UO claims that as students, GEs should pay them

Negotiations at the June 2 bargaining session hit a wall when UO’s team brought back a counterproposal that would continue to require GEs to pay $61 per term in student fees. When GTFF pointed out that this requires us to pay our wages back to them, UO tried to separate our student and employee roles, claiming that fees don’t claw back wages because they “thought people were here to get an education.”  It’s a classic tactic used by universities against GEs that both misses the point and devalues the sacrifices that GEs make to pursue our research. We take pride in the work we do as employees and as students—but where exactly does UO think we get the money to pay student fees? There seemed to be an unspoken assumption from some members of UO’s team that GEs have access to funds other than our salaries to support our studies—and if the university truly wants to recruit students from all financial backgrounds, that assumption has to go. 

If you weren’t able to attend, here are some of the other highlights:

  • GTFF presented our new article designed to protect GEs from unreasonable reimbursement delays.
  • We also presented our Letter of Agreement on equitable housing, in which we’re asking the university to work with us toward addressing Eugene’s affordable housing crisis. As our co-lead negotiator Emalydia put it, “We really believe that because UO is one of the biggest employers in the city, a very prominent property owner and developer, the institution has the responsibility to address the impact of their actions.”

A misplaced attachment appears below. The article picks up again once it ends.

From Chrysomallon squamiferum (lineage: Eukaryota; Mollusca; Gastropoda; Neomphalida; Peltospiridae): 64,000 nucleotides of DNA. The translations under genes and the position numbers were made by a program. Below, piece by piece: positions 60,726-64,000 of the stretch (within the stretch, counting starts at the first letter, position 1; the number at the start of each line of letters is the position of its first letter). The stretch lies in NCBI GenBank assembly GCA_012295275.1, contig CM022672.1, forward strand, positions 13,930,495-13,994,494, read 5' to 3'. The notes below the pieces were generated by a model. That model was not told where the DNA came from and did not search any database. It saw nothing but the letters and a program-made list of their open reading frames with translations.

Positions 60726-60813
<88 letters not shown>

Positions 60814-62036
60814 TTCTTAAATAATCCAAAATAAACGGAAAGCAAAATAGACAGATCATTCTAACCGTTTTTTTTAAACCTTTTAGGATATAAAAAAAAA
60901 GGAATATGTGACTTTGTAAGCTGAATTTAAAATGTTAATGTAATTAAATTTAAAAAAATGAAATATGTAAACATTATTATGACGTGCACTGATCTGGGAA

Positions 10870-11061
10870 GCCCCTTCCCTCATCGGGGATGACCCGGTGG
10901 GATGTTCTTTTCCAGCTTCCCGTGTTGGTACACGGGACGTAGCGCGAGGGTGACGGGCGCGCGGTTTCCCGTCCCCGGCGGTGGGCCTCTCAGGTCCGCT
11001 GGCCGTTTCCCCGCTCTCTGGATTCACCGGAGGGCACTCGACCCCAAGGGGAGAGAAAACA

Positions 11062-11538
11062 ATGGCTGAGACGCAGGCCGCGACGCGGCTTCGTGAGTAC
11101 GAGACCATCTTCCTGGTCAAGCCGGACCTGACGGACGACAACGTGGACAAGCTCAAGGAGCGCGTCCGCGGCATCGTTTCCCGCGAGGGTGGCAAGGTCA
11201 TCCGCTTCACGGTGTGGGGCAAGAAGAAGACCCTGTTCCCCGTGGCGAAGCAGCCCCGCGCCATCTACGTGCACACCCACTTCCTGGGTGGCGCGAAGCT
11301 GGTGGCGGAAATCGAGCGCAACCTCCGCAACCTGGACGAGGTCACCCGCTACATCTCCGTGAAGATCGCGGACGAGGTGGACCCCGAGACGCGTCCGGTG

• Our latest counterproposal on discrimination and harassment incorporates language from UO’s nondiscrimination policy while reinstating the suggestions that UO slashed at the last exchange. We wanted to address UO’s concern that “the language does not align with UO’s policy.” With that said, GTFF firmly believes that UO’s nondiscrimination policy requires updating. It’s also worth noting that the version of the article that’s in the current contract already contained language that is not present in UO’s policy.
  • We reached our first tentative agreement on data delivery (the process by which UO informs us of GE hires). The agreement will be signed at our next bargaining session on Friday, June 16.

As always, you can read the full text of the proposals on the table on our Trello board.

Tensions mounted again at the end of the session when GTFF asked about the university’s plans to bring salary back to the table. It seems UO is still feeling slighted by our decision to stand firm at our initial proposal numbers—even though we’ve shown them, with GE testimonies and other data, why most of the movement needs to come from their side. We’re not backing down without some indication that UO understands where we’re coming from, and today’s session indicates that they still have a long way to go.